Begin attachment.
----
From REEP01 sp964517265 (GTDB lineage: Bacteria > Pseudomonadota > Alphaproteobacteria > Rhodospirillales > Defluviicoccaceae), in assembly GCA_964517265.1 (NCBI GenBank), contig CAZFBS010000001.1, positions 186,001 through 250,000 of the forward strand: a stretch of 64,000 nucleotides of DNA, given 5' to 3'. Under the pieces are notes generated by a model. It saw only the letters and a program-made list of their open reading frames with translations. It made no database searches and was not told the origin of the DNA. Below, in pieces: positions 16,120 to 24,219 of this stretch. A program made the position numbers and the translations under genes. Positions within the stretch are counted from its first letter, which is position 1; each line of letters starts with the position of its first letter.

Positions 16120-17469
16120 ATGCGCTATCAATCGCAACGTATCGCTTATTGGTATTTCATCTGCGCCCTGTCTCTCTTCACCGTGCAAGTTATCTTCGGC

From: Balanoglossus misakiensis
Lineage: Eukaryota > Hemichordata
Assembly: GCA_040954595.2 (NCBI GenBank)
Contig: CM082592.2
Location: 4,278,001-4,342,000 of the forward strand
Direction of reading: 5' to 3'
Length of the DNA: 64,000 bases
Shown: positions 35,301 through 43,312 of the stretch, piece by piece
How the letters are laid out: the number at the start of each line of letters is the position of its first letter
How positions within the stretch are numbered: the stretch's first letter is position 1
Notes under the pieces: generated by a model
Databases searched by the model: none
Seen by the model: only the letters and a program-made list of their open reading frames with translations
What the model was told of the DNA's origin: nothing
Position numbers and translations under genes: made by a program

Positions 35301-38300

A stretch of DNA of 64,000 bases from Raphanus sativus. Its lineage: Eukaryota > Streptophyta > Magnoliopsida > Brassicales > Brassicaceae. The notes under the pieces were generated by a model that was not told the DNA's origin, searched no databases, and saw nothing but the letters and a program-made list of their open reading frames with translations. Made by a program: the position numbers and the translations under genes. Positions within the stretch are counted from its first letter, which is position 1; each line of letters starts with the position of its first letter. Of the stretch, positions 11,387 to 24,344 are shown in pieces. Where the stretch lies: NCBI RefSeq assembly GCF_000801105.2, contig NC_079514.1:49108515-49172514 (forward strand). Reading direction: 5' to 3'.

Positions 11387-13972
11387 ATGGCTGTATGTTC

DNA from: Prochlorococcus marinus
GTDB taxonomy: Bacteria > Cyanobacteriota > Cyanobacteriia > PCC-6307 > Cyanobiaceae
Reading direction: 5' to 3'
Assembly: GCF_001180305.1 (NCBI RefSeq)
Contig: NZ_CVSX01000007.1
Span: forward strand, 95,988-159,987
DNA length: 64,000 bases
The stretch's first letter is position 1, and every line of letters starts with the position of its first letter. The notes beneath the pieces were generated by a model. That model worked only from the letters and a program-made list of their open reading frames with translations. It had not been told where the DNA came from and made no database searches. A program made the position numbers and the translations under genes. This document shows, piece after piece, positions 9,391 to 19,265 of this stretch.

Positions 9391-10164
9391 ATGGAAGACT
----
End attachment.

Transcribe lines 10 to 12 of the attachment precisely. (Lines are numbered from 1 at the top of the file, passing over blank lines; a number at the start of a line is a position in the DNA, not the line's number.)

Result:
Length of the DNA: 64,000 bases
Shown: positions 35,301 through 43,312 of the stretch, piece by piece
How the letters are laid out: the number at the start of each line of letters is the position of its first letter